In April 2015, for the first time in the company's history, Chikara toured the UK. As dedicated wrestling fans, or indeed members of the 'Chikarmy' will know, the promotion takes its name from the Japanese symbol meaning strength and it was in London that we witnessed first-hand, just how strong Chikara is.
Following an excellent pre-show (reviewed here), Chikara hype-man Gavin Loudspeaker took the stage, entreating us not to swear and building excitement levels.
The great thing about Chikara is that it helps you remember why you fell in love with wrestling in the first place. It is a family show and so entertainment comes not from extremity - not that the feats aren't daring - but from colours, character, crowd contribution and ultimately very good storytelling and use of humour.
The first match was the embodiment of that approach, pitting the Battle Hive against the United Nations. This 'trios' match was one in a series-long event, a wrestling league as it were, entitled the 'Challenge of the Immortals' because the winners, it transpires, gain immortality.
Even the introductions in Chikara bring a smile to the face. Referee Bryce Remsburg lay down during a particularly slow entrance and Loudspeaker reeled off UN's Mr. Azerbaijan's multiple 'sexiest man of the year' titles to loud cheers. The match itself contained equally amusing spots, be it Azerbaijan failing to identify his corner, Prakash Sabar inflicting pain through Fire Ant's antennae or Fire Ant retaliating by holding onto Sabar's tongue! We had a hilarious mid-match dance challenge, a caterpillar of head scissors and moves unexpectedly cut short for comedic effect. Wrestling matches are about telling a story and Chikara appear to be the masters. Of course, the comedy might get boring if the in-ring talent wasn't so good. Be it Fire Ant's agility or Mr. Az's power, a twice-round head scissors or a tilt-a-whirl DDT, there was much to admire. Having won, the Battle Hive held aloft a sign boasting 'Eat, Sleep, Ruin Picnics, Repeat'. They should have just held one up saying 'that was brilliant'.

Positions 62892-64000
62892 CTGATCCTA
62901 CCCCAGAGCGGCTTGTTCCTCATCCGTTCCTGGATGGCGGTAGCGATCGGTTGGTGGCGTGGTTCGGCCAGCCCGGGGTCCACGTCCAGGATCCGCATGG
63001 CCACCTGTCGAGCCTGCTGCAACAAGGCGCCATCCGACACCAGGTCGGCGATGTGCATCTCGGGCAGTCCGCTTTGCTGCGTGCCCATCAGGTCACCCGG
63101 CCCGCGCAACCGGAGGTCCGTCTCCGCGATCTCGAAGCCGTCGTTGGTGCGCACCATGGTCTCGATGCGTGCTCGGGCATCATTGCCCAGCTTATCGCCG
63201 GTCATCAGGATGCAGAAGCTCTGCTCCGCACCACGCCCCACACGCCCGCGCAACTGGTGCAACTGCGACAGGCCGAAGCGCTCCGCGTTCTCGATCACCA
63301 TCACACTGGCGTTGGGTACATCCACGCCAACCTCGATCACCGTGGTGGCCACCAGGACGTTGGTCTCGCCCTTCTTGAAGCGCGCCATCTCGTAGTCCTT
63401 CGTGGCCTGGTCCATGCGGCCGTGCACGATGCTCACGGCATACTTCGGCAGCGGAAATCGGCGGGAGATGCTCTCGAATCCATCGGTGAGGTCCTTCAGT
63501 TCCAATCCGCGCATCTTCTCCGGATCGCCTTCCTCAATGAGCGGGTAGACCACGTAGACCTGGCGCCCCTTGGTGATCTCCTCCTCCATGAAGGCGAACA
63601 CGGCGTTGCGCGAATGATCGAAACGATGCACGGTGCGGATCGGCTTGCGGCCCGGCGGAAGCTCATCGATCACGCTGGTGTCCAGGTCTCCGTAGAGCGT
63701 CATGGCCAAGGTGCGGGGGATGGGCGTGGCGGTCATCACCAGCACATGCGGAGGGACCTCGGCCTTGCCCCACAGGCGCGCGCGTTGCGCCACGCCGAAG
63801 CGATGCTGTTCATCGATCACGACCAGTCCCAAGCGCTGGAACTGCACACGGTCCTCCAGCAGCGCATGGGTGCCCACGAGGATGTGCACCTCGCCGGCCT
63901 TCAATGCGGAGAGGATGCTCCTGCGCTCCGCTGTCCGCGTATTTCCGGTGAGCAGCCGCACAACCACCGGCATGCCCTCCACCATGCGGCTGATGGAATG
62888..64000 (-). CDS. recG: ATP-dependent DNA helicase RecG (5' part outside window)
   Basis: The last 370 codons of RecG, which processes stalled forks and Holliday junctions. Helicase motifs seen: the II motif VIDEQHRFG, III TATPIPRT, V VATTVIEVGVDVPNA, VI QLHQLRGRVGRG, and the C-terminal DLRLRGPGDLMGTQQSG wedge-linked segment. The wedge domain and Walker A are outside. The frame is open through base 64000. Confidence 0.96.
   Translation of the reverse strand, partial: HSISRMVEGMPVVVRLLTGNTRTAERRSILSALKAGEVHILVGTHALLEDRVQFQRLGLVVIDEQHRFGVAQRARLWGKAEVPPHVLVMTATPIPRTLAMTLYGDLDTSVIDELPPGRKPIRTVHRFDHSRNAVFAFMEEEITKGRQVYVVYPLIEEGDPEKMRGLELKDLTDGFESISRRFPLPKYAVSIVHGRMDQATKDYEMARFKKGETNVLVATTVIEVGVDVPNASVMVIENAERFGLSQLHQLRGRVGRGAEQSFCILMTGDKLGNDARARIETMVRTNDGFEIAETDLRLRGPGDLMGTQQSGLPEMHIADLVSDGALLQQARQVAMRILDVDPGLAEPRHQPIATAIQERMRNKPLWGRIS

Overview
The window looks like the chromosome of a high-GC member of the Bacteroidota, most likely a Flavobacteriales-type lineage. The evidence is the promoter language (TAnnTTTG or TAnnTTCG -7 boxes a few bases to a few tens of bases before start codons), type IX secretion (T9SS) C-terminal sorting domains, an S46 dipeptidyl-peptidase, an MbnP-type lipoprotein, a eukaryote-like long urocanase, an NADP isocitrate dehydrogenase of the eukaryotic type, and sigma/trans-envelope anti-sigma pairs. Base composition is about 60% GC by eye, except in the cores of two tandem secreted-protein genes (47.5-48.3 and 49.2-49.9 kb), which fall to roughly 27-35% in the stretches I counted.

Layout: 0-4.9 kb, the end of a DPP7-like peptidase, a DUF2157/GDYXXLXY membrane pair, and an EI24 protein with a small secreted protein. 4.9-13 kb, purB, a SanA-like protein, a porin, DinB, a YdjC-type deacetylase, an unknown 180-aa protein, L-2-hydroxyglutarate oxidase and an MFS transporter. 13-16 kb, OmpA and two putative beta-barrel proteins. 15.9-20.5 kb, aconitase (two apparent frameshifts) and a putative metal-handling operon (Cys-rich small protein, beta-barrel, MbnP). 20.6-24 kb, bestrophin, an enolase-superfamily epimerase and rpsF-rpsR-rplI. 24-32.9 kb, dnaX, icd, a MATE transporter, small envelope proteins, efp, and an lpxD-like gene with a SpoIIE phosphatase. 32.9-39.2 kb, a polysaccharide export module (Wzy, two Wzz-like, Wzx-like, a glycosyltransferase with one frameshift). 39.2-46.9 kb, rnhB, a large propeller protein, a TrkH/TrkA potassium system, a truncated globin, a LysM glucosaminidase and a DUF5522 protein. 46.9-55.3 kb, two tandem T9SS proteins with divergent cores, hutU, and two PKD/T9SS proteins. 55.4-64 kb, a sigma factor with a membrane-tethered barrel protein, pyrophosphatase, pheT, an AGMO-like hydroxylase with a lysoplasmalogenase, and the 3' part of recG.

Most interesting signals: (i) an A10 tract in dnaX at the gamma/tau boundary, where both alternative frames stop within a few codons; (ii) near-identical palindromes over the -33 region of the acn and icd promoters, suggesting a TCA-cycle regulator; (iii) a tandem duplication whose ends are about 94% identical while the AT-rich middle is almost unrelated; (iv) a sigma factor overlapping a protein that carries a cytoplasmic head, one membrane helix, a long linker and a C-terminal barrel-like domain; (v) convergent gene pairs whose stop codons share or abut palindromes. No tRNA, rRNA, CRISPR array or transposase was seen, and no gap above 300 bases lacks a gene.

There was a short intermission as Mike Quackenbush, Chikara's founder and 'Director of Fun' addressed the crowd, paying a gentlemanly tribute to the legendary Johnny Kidd who was in attendance. However, what most struck us was that Quack embodies the 'Kayfabe' or the true storytelling aspect of wrestling, which runs through the fan base and has been lost elsewhere in wrestling.
Ther next match was Blind Rage against Ultramantis Black - a rematch 13 years in the making. This nicely counterposed the comedy of the previous match. Highlights included Black taking a barrage of punches before landing a hard-hitting Full-Nelson slam. A cheeky intervention from Frightmare gave Blind Rage the win and left Ultramantis remonstrating with the ref.
Another trios match followed in which Mr Touchdown, 'The generator' Race Jaxson & Obariyon faced a mixed bunch of their tag-team partners, Dasher Hatfield, Hype Rockwell and Kodama. Again, Chikara had demonstrated a flare for engaging booking and added ingenuity with a 'magic move' tombola. The 'Running Powerslam' was the move that, if performed, would win everyone a prize. It didn't happen but what a lovely touch. Again, the match itself was good fun with Obaryon and Kodama's playful alien naivety, Hatfield's crowd participation and Rockwell's funny narcoleptic gimmick. Again, the in-ring action and easy to follow stories didn't disappoint.
Next we saw Oleg the Usurper against Silver Ant which again, was a sign of Chikara's diverse in-ring product. The story of the plucky ant attempting to saddle the beast was worked well by both. This was followed by a third Trios match, in which we witnessed a roar-off between Drew Gulak and Max Smashmaster and the awesome Swamp Monster (whoever wrestles under that costume is a genius!) giving a satellite head scissors.
Audience interaction is at a premium at Chikara events and so the main event was introduced by fans slapping the ring-apron to create a homemade drumroll ("the heartbeat of Chikara"). The evil Hallowicked made his way to the ring followed by Chikara Grand Champion and golden boy Icarus. Both men, 'Chikara originals' are accomplished performers with a distinguished in-ring record. Hallowicked was a perfect heel and all-in-all, the two delivered a flowing, serious and skilful bout. It was Hallowicked that triumphed using the 'Chikara Special' submission and bringing to an end a story two years in the making.
The referee, Bryce Remsburg has said elsewhere of Chikara that "It's performance art of the most entertaining degree". That's spot on. Check out their website where you can download the London event and many more. Let's hope they'll be back soon...